Verify both clusters deployed.

kubectl -n postgres-dev get pods
NAME                     READY  STATUS    RESTARTS  AGE
hippo-backup-5vvr-h2zmd  0/1    Completed   0       3m41s
hippo-pgha1-7lng-0       5/5    Running     0       4m2s
hippo-pgha1-g8xx-0       5/5    Running     0       4m3s
hippo-pgha1-nnrm-0       5/5    Running     0       4m2s
hippo-repo-host-0        2/2    Running     0       4m2s

kustomize % kubectl -n postgres-qa get pods
NAME                     READY  STATUS    RESTARTS  AGE
hippo-backup-r4p8-z4689  0/1    Completed   0       3m32s
hippo-pgha1-4992-0       5/5    Running     0       3m54s
hippo-pgha1-4cmv-0       5/5    Running     0       3m54s
hippo-pgha1-mzfm-0       5/5    Running     0       3m54s
hippo-repo-host-0        2/2    Running     0       3m54s

Both Postgres clusters are up and running. Lets take a look at the Postgres image version we deployed for each cluster. We will describe the stateful sets for each namespace. Notice the crunchy-postgres image tag is currently ubi8-5.3.0-1. This is our starting image.

Note: Results shown below have been truncated for readability.

kubectl get -n postgres-dev sts -o wide | grep crunchy-postgres
hippo-pgha1-7lng  1/1   7m2s  bobpachcrunchy/crunchy-postgres:ubi8-5.3.0-1
hippo-pgha1-g8xx  1/1   7m3s  bobpachcrunchy/crunchy-postgres:ubi8-5.3.0-1
hippo-pgha1-nnrm  1/1   7m3s  bobpachcrunchy/crunchy-postgres:ubi8-5.3.0-1

kubectl get -n postgres-qa sts -o wide | grep crunchy-postgres
hippo-pgha1-4992  1/1   7m1s  bobpachcrunchy/crunchy-postgres:ubi8-5.3.0-1
hippo-pgha1-4cmv  1/1   7m1s  bobpachcrunchy/crunchy-postgres:ubi8-5.3.0-1
hippo-pgha1-mzfm  1/1   7m1s  bobpachcrunchy/crunchy-postgres:ubi8-5.3.0-1

Time to Automate Updates

We have completed all of the prep work. Now it's time to automate updates. We need to make one more change to the postgres-dev application in Argo CD. We will edit the application and enable auto-sync.

  • Click on applications in the left panel of the Argo CD UI.
  • Click on the postgres-dev application
  • Click the App Details button in the top panel.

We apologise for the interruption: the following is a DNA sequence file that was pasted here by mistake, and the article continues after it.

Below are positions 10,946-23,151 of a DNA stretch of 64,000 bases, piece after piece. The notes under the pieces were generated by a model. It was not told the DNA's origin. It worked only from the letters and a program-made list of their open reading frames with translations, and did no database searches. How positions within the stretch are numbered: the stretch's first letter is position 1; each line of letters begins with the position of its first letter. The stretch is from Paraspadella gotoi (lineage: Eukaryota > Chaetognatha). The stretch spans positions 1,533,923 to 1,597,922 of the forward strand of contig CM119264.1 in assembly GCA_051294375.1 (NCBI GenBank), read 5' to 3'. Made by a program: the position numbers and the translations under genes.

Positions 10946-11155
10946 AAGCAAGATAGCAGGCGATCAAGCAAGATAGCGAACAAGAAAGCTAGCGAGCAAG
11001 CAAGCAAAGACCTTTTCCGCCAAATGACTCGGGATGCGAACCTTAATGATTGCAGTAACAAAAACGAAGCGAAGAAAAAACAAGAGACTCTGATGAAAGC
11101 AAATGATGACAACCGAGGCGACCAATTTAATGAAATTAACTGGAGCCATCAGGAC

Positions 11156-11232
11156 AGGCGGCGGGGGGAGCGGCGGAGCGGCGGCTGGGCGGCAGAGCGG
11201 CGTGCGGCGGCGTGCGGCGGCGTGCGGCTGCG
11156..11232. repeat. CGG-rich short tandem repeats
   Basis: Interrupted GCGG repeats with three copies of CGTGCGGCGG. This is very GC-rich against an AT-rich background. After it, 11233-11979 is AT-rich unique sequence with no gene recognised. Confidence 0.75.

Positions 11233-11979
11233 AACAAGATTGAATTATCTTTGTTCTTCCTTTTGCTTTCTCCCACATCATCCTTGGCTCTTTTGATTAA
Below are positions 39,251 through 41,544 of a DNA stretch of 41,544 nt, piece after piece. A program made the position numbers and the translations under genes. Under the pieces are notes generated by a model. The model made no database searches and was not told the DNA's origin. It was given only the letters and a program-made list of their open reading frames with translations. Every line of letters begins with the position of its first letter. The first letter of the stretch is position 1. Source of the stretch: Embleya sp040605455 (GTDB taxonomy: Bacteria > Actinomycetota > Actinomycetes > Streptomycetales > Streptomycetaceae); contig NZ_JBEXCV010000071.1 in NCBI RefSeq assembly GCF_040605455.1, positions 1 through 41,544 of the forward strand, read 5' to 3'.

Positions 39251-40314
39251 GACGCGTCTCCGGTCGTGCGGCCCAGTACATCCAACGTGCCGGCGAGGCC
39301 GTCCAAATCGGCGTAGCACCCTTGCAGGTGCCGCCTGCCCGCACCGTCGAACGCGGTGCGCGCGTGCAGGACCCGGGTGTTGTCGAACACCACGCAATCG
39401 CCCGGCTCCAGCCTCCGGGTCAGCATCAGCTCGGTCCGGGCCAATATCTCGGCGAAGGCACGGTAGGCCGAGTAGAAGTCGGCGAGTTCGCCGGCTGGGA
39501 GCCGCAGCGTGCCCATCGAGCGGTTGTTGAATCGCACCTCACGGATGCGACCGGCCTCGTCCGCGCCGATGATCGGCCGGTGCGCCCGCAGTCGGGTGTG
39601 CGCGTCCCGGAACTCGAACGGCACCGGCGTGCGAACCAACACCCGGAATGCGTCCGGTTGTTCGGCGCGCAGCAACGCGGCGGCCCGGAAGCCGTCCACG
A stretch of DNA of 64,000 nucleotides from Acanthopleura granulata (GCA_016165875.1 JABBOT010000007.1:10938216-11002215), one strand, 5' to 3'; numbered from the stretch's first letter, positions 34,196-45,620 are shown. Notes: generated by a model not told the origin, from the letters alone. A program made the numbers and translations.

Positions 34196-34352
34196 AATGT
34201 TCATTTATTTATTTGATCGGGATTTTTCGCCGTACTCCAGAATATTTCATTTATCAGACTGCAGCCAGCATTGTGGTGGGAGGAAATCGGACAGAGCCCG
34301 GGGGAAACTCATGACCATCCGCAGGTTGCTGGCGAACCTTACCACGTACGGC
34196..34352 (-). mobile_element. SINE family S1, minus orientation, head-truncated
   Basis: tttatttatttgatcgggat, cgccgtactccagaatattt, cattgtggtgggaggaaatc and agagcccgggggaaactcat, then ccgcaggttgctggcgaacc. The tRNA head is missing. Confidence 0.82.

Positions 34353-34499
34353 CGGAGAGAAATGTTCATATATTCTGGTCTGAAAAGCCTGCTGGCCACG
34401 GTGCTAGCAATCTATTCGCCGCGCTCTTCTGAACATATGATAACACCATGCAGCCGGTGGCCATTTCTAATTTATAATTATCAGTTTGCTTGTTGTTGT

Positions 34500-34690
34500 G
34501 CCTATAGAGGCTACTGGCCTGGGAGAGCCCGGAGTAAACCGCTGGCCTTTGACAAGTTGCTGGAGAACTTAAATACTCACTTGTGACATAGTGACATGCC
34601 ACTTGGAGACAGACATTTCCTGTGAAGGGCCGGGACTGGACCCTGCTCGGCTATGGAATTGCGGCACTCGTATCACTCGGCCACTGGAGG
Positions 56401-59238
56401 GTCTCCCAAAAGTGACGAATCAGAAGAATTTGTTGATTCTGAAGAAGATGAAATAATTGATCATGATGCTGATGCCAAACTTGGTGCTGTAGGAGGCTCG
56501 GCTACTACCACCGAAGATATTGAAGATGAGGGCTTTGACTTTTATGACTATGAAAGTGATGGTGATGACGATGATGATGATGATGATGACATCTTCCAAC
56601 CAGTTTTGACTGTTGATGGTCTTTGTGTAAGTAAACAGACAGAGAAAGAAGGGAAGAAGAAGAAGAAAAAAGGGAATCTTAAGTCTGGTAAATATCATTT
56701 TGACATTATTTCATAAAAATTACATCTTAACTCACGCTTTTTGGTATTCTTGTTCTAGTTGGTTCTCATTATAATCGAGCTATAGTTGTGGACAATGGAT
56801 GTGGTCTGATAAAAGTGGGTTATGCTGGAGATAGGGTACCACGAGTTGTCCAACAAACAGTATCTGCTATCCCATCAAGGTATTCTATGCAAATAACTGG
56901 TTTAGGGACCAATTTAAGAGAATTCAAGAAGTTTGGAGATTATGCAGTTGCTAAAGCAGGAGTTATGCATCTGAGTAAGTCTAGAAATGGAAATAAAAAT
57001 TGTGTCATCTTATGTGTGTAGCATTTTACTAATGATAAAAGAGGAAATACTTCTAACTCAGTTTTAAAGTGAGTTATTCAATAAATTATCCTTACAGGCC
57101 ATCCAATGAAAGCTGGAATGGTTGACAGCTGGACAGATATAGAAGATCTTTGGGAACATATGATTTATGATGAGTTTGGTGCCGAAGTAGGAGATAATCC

• Click the Enable Auto-Sync button in the Sync Policy Pane of the panel.
  • Click OK on the confirmation dialogue.

We are ready to push an updated image into our private registry. Here is my registry before I push the updated image: registry_before

Ensure you have Docker running. We will pull the new image, tag it, and push it into our private registry.

docker pull
docker tag bobpachcrunchy/crunchy-postgres:ubi8-15.3-5.3.2-1
docker push bobpachcrunchy/crunchy-postgres:ubi8-15.3-5.3.2-1

I now see my new image in my private repo: registry_after

Argo CD Image Updater is monitoring my Docker registry. It see's that I have a new image and it connects to my git repo to update the image tag in my kustomization.yaml file.

A quick look at the argo-cd-image-update logs shows:

time="2023-08-03T19:36:23Z" level=info msg="Processing results: applications=1 images_considered=1 images_skipped=0 images_updated=0 errors=0"                │
time="2023-08-03T19:38:23Z" level=info msg="Starting image update cycle, considering 1 annotated application(s) for update"                          │
time="2023-08-03T19:38:23Z" level=info msg="Setting new image to bobpachcrunchy/crunchy-postgres:ubi8-15.3-5.3.2-1" alias=postgres application=postgres-dev image_name=bobpac │
time="2023-08-03T19:38:23Z" level=info msg="Successfully updated image 'bobpachcrunchy/crunchy-postgres:ubi8-15.1-5.3.0-1' to 'bobpachcrunchy/crunchy-postgres:ubi8-15.3-5.3. │